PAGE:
The Rat-Cha is a popular designer breed due to the high popularity of both parent breeds. Despite the pup's popularity, detailed accounts of their breeding programs and history are not available. This is most likely due to the recent hybridization of both parent breeds and the number of variations that can be present in the Rat Terrier Chihuahua mix offspring. Pet parents who wish to understand the histories and potential traits of their Rat Terrier Chihuahua mix can review those of both parents for insight.
The American Rat Terrier is an American breed long in the making. The breeding program included several other well-established breeds, such as the Manchester Terrier, Bull Terrier, Old English White Terrier, and the Fox Terrier. The purpose of the breed programs was to produce a small Terrier type that was a tenacious ratting dog, and that could get in tight places. Despite their late recognition by the American Kennel Club in 2013, the American Rat Terrier has been long bred in the United States. A Rat Terrier appeared alongside Shirley Temple in The Little Colonel and was the Terrier of choice of President Theodore Roosevelt, who wanted a rat dog to handle the White House rat problem. The Rat Terrier varied in the United States depending on the region they were from as well. In the south, the Rat Terrier was crossbred with the Beagle to produce a pack-minded ratting dog while the Greyhound and Whippet breeds were used in the midwest to give the Rat Terrier fleet abilities against the fast jackrabbits.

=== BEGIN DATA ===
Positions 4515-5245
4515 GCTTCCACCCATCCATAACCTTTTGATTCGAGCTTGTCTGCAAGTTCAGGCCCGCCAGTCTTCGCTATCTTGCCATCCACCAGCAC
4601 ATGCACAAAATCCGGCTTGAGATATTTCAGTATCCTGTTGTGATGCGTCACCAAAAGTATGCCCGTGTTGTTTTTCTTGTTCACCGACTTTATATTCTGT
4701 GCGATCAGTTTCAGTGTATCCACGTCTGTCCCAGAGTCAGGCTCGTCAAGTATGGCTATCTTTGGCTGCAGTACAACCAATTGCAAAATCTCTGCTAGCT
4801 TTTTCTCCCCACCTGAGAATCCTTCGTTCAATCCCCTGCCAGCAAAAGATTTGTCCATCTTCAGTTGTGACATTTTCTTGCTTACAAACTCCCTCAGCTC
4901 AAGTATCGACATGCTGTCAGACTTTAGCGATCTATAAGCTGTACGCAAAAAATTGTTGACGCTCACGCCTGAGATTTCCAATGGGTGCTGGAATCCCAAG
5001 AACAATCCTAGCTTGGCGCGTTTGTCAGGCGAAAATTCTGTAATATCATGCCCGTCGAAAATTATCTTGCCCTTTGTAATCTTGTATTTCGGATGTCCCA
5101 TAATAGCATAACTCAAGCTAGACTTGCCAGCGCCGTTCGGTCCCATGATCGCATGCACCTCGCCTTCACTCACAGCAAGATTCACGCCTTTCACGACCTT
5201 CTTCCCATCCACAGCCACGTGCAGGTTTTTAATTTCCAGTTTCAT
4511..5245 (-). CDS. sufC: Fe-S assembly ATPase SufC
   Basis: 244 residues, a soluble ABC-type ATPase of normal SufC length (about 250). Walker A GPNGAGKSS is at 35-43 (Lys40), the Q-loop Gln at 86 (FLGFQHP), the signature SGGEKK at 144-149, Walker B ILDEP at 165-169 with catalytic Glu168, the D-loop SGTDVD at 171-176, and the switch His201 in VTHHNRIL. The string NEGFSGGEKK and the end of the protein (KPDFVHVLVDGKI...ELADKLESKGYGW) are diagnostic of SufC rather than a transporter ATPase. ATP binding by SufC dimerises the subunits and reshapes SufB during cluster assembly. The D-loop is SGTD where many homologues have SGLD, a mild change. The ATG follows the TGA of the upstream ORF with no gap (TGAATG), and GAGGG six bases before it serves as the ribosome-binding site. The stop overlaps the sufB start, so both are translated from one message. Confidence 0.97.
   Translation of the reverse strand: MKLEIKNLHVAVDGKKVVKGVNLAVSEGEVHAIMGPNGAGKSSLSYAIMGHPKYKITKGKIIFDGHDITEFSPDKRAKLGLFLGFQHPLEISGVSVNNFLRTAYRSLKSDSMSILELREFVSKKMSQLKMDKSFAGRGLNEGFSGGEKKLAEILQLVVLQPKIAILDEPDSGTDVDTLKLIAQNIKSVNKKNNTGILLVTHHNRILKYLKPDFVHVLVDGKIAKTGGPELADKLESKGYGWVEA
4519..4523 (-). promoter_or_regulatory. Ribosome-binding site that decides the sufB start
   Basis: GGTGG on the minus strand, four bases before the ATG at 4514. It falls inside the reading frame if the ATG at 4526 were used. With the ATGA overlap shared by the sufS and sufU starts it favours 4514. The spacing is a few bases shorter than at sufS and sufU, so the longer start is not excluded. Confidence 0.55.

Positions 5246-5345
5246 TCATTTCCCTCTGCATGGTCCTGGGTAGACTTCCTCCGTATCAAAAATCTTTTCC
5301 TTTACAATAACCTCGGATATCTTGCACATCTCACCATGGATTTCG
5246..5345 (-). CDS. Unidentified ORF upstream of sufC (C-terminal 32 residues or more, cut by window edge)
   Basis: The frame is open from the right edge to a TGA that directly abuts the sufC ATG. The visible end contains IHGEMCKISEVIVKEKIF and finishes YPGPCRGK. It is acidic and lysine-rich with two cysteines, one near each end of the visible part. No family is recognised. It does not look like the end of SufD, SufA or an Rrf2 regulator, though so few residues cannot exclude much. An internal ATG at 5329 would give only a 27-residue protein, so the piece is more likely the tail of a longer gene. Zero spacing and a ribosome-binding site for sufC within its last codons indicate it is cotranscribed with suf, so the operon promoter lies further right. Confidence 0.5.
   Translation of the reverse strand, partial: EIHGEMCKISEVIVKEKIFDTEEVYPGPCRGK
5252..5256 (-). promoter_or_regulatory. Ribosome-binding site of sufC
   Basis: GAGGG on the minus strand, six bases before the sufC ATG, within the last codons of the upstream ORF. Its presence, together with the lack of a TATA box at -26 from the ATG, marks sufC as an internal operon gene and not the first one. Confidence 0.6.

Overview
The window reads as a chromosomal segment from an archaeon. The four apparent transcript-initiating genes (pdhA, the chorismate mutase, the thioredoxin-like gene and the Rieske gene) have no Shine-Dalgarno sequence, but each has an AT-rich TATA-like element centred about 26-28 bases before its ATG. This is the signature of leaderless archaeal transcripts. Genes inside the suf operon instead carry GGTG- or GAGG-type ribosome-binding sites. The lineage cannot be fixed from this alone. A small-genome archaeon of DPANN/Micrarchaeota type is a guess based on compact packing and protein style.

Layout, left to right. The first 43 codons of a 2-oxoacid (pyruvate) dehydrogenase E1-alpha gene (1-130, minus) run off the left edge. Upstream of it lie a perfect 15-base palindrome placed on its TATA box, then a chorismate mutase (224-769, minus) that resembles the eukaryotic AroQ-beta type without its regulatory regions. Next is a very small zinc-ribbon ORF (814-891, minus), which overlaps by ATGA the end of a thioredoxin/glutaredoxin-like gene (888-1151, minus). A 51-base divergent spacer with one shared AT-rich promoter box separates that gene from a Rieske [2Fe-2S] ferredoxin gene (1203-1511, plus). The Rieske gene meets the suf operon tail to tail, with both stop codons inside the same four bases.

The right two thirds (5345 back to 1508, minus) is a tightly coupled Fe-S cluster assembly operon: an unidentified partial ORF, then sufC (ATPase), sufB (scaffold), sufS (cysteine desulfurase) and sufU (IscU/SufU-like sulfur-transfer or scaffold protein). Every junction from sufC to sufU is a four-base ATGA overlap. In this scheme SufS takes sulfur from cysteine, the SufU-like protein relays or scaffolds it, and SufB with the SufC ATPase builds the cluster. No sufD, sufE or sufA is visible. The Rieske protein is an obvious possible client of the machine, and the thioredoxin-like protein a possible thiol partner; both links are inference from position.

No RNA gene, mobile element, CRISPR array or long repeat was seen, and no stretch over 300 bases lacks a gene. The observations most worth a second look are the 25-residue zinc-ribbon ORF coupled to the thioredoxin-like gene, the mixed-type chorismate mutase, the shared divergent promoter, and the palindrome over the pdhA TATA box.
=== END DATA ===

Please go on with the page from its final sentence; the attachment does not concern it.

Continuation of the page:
The Chihuahua is also a dog of the Americas but from Mexico. Accounts of the Chihuahua, known then as Techichi, reach back as far as the 9th Century in the Mesoamerican region where the little dogs were bred as both vermin hunters and companions. The Techichi was so well loved that they were often buried alongside their masters at death. The Techichi faded into obscurity during the Spanish invasion of the Aztec State, but the small, resilient dog maintained themselves in the region and were rediscovered living in the Mexican state of Chihuahua during the mid-1800s, where the breed gained their new name. Shortly after their rediscovery, the Chihuahua made their way north to the United States by the late 1800s and the American Kennel Club recognized the breed in 1904. Interest in the Chihuahua grew fast, and by the 1960s, the Chihuahua was considered one of the most popular dogs in the country. Today, the Chihuahua still enjoys a high popularity ranking in the American Kennel Club.